Slides prepared by Rose Williams, Binghamton University ICS201 Lecture 4 : Polymorphism King Fahd...

download Slides prepared by Rose Williams, Binghamton University ICS201 Lecture 4 : Polymorphism King Fahd University of Petroleum & Minerals College of Computer.

of 25

  • date post

    28-Mar-2015
  • Category

    Documents

  • view

    215
  • download

    1

Embed Size (px)

Transcript of Slides prepared by Rose Williams, Binghamton University ICS201 Lecture 4 : Polymorphism King Fahd...

  • Slide 1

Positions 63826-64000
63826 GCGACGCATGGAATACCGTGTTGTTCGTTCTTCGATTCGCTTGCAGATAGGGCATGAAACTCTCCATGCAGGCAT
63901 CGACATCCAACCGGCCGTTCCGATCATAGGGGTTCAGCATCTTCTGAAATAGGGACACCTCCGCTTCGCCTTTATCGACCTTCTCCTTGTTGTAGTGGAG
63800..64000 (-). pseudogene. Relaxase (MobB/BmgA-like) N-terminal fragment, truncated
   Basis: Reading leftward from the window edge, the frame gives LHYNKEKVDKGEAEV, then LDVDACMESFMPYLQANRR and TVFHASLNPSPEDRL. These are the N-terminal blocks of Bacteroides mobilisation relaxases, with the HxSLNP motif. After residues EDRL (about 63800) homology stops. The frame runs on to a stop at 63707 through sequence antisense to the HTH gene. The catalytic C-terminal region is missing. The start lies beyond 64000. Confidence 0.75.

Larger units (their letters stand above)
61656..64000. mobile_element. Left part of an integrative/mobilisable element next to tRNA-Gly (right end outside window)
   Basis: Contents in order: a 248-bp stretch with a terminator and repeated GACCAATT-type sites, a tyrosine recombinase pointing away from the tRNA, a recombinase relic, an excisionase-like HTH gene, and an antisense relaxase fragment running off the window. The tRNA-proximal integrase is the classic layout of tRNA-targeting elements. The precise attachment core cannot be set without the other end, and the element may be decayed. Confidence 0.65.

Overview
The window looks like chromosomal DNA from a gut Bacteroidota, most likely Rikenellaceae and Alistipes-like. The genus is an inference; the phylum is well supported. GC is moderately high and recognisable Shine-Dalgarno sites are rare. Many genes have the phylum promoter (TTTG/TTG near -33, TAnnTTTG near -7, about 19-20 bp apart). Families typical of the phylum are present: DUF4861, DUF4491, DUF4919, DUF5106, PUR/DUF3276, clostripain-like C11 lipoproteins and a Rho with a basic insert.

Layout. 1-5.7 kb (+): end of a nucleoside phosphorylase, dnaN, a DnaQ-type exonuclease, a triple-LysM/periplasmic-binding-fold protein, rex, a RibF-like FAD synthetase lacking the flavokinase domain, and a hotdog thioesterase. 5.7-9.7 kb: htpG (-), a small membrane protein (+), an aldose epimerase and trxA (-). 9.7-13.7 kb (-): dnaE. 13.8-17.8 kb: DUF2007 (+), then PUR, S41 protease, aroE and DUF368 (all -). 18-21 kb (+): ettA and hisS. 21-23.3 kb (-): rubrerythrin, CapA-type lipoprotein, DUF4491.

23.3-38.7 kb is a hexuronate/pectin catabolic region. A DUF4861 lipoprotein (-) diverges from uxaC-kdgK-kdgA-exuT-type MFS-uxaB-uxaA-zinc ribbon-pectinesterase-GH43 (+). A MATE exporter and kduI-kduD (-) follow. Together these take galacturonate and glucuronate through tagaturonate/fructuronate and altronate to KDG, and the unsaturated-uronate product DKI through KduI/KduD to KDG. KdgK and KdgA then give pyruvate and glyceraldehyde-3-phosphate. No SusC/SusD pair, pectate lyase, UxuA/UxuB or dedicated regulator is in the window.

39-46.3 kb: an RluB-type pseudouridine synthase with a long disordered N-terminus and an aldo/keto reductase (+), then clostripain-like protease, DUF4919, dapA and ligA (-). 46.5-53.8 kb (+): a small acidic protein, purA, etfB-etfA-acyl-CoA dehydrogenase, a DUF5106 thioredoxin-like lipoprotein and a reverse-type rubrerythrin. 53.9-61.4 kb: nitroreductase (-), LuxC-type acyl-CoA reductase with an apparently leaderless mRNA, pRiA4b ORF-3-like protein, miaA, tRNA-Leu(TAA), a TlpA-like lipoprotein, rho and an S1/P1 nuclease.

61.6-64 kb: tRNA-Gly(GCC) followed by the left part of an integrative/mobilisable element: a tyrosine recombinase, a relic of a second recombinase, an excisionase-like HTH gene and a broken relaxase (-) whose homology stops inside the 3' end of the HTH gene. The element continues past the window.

Slides prepared by Rose Williams, Binghamton University ICS201 Lecture 4 : Polymorphism King Fahd University of Petroleum & Minerals College of Computer Science & Engineering Information & Computer Science Department Slide 2 Which bill() version ? Which bill() versions ? Introductory example to Polymorphism Slide 3 Introduction to Polymorphism There are three main programming mechanisms that constitute object-oriented programming (OOP) Encapsulation Inheritance Polymorphism Polymorphism is the ability to associate many meanings to one method name It does this through a special mechanism known as late binding or dynamic binding Slide 4 Encapsulation Slide 5 Late Binding The process of associating a method definition with a method invocation is called binding If the method definition is associated with its invocation when the code is compiled, that is called early binding If the method definition is associated with its invocation when the method is invoked (at run time), that is called late binding or dynamic binding Java uses late binding for all methods (except private, final, and static methods). Slide 6 Introductory example in more details The Sale class contains two instance variables name : the name of an item ( String ) price : the price of an item ( double ) It contains three constructors A no-argument constructor that sets name to "No name yet", and price to 0.0 A two-parameter constructor that takes in a String (for name ) and a double (for price ) A copy constructor that takes in a Sale object as a parameter Slide 7 The Sale class also has a set of accessors ( getName, getPrice ), mutators ( setName, setPrice ), overridden equals and toString methods, and a static announcement method The Sale class has a method bill, that determines the bill for a sale, which simply returns the price of the item It has two methods, equalDeals and lessThan, each of which compares two sale objects by comparing their bills and returns a boolean value The Sale and DiscountSale Classes Slide 8 The DiscountSale class inherits the instance variables and methods from the Sale class In addition, it has its own instance variable, discount (a percent of the price ), and its own suitable constructor methods, accessor method ( getDiscount ), mutator method ( setDiscount ), overriden toString method, and static announcement method The DiscountSale class has its own bill method which computes the bill as a function of the discount and the price Slide 9 The Sale and DiscountSale Classes The Sale class lessThan method Note the bill() method invocations: public boolean lessThan (Sale otherSale) { if (otherSale == null) { System.out.println("Error: null object"); System.exit(0); } return (bill( ) < otherSale.bill( )); } Slide 10 The Sale and DiscountSale Classes The Sale class bill() method: public double bill( ) { return price; } The DiscountSale class bill() method: public double bill( ) { double fraction = discount/100; return (1 - fraction) * getPrice( ); } Slide 11 Given the following in a program:... Sale simple = new sale("floor mat", 10.00); DiscountSale discount = new DiscountSale("floor mat", 11.00, 10);... if (discount.lessThan(simple)) System.out.println("$" + discount.bill() + " < " + "$" + simple.bill() + " because late-binding works!");... Output would be: $9.90 < $10 because late-binding works! The Sale and DiscountSale Classes Slide 12 In the previous example, the boolean expression in the if statement returns true As the output indicates, when the lessThan method in the Sale class is executed, it knows which bill() method to invoke The DiscountSale class bill() method for discount, and the Sale class bill() method for simple Note that when the Sale class was created and compiled, the DiscountSale class and its bill() method did not yet exist These results are made possible by late-binding Slide 13 Pitfall: No Late Binding for Static Methods When the decision of which definition of a method to use is made at compile time, that is called static binding This decision is made based on the type of the variable naming the object Java uses static, not late, binding with private, final, and static methods In the case of private and final methods, late binding would serve no purpose However, in the case of a static method invoked using a calling object, it does make a difference Slide 14 Pitfall: No Late Binding for Static Methods The Sale class announcement() method: public static void announcement( ) { System.out.println("Sale class"); } The DiscountSale class announcement() method: public static void announcement( ) { System.out.println("DiscountSale class"); } Slide 15 Pitfall: No Late Binding for Static Methods In the previous example, the simple ( Sale class) and discount ( DiscountClass ) objects were created Given the following assignment: simple = discount; Now the two variables point to the same object In particular, a Sale class variable names a DiscountClass object Slide 16 Given the invocation: simple.announcement(); The output is: Sale class Note that here, announcement is a static method invoked by a calling object (instead of its class name) Therefore the type of simple is determined by its variable name, not the object that it references Pitfall: No Late Binding for Static Methods Slide 17 Upcasting and Downcasting Upcasting is when an object of a derived class is assigned to a variable of a base class (or any ancestor class) Sale saleVariable; //Base class DiscountSale discountVariable = new DiscountSale("paint", 15,10); //Derived class saleVariable = discountVariable; //Upcasting System.out.println(saleVariable.toString()); Because of late binding, toString above uses the definition given in the DiscountSale class Slide 18 Upcasting and Downcasting Downcasting is when a type cast is performed from a base class to a derived class (or from any ancestor class to any descendent class) Downcasting has to be done very carefully In many cases it doesn't make sense, or is illegal: discountVariable = //will produce (DiscountSale)saleVariable;//run-time error discountVariable = saleVariable //will produce //compiler error There are times, however, when downcasting is necessary, e.g., inside the equals method for a class: Sale otherSale = (Sale)otherObject;//downcasting Be careful with downcasting because Java does not check it at compile time Slide 19 An Object knows the Definitions of its Methods The type of a class variable determines which method names can be used with the variable However, the object named by the variable determines which definition with the same method name is used Example Slide 20 A First Look at the clone Method Every object inherits a method named clone from the class Object The method clone has no parameters It is supposed to return a deep copy of the calling object However, the inherited version of the method was not designed to be used as is Instead, each class is expected to override it with a more appropriate version Slide 21 A First Look at the clone Method If a class has a copy constructor, the clone method for that class can use the copy constructor to create the copy returned by the clone method public Sale clone() { return new Sale(this); } and another example: public DiscountSale clone() { return new DiscountSale(this); } Slide 22 Pitfall: Limitations of Copy Constructors Although the copy constructor and clone method for a class appear to do the same thing, there are cases where only a clone will work For example, given a method badcopy in the class Sale that copies an array of sales If this array of sales contains objects from a derived class of Sale (i.e., DiscountSale ), then the copy will be a plain sale, not a true copy b[i] = new Sale(a[i]); //plain Sale object Slide 23 Pitfall: Limitations of Copy Constructors However, if the clone method is used instead of the copy constructor, then (because of late binding) a true copy is made, even from objects of a derived class (e.g., DiscountSale ): b[i] = (a[i].clone());//DiscountSale object The reason this works is because the method clone has the same name in all classes, and polymorphism works with method names The copy constructors named Sale and DiscountSale have different names, and polymorphism doesn't work with methods of different names Slide 24 The end Slide 25 Homework Exercise